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About History Amir Hamza & Laqa Afrasiyab & the Tilism Magical Beings & Devices
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Mir Ahmed Ali (Lived 1850s)

Mir Ahmed Ali Rampuri was a dastan narrator of Lucknow. He later migrated to the princely state of Rampur to join the court as a dastan narrator in the reign of Navab Muhammad Saeed Khan (1840–55). According to Jah’s statement, it was he who invented the Hoshruba legend that was transcribed by his student, Amba Prasad Rasa, who was also a dastan narrator. This was one of the versions Jah used as his source to create the legend of Tilism-e Hoshruba. No further details are available about his version of the Hoshruba legend except that Muhammad Husain Jah had obtained a copy after a long search.

Mir Ahmed Ali has two unpublished manuscripts to his credit. The first book was in Persian and was co-authored with another Lucknow dastan narrator, Mir Qasim Ali. It was the Qissa-e Amir Hamza and contained the Naushervan Nama, Kochak Bakhtar, Bala Bakhtar, and Iraj Nama. Composed in 1853–54, it had 1,052 manuscript pages and was calligraphed by Navab Ali Khan’s secretary, Ratan Lal. Mir Ahmed Ali’s second book was the Urdu language Tilism-e Tahmuras Deoband. It contained 398 pages, was edited by Amba Prasad Rasa and calligraphed by Ghulam Raza. Mir Ahmed Ali taught dastan narration to Amba Prasad Rasa and Hakim Syed Asghar Ali Khan.

Amba Prasad Rasa (Born: c.1790—Died: 1886)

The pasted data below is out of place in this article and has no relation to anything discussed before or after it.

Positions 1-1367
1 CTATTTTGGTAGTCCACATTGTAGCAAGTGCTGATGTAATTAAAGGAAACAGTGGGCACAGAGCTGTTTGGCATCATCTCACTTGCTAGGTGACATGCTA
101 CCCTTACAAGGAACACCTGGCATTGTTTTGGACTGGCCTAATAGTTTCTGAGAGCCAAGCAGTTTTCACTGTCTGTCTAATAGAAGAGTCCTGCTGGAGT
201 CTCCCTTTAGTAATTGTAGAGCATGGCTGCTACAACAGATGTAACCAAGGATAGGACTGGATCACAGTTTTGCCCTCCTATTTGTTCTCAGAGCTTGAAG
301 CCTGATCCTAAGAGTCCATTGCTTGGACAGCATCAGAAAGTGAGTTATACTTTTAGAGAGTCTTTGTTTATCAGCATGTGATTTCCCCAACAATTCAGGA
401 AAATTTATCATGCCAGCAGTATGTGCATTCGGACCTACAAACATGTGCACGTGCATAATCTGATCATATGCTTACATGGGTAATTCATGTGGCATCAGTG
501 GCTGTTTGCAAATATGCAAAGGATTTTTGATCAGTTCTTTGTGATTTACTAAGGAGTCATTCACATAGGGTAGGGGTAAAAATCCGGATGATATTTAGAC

Amba Prasad (pen name Rasa) was a famous dastan narrator of Lucknow. His father was Chandi Prasad Kayasth. Rasa was the student of Mir Ahmed Ali Rampuri in dastan narration and followed his teacher to the Rampur court in the reign of Navab Muhammad Saeed Khan (1840–55). Rasa converted to Islam in later life and assumed the name of Abdur Rahman. He died in his nineties in 1886. Rasa compiled the two volumes of Kochak Bakhtar in 1853 and the sixth volume of Naushervan-Nama, which he finished late in life. Until recently, it was assumed that, like his teacher Ahmed Ali Rampuri, Rasa did not compose any version of the Hoshruba legend himself. In Jah’s privately published fifth volume, we learn that he did, indeed, transcribe a version of the Hoshruba legend from the notes of Mir Ahmed Ali Rampuri. Jah obtained it after a long search and used it as one of his sources. No other record of this version exists. Rasa’s son, Ghulam Raza, was his student in dastan narration. Ghulam Raza Raza (Lived 1850–1880 or 1888) Ghulam Raza (pen name Raza) was the son of Amba Prasad Rasa. He wrote the Hoshruba legend in the Urdu language in fourteen volumes. The manuscripts of his unpublished works, Tilism-e-Hoshruba-e Batin (4 volumes, 1858–59) and Tilism-e-Batin Hoshruba (10 volumes, 1876–80), are preserved at the Rampur Raza Library. Muhammad Husain Jah had a copy of his version of the Hoshruba legend, which he used as one of his sources for composing his work.

Muhammad Amir Khan (Lived 1850–1880s)

Muhammad Amir Khan was a Lucknow dastan narrator and a contemporary of Muhammad Husain Jah and Ahmed Husain Qamar. According to one account, Khan specialized in writing the episodes about tricksters. He wrote a version of the Hoshruba legend of which the second volume is preserved at the Rampur Raza Library. The total number of volumes he composed is not known. Muhammad Husain Jah had a copy of his version of the Hoshruba legend, which he used as one of his sources for composing his work.

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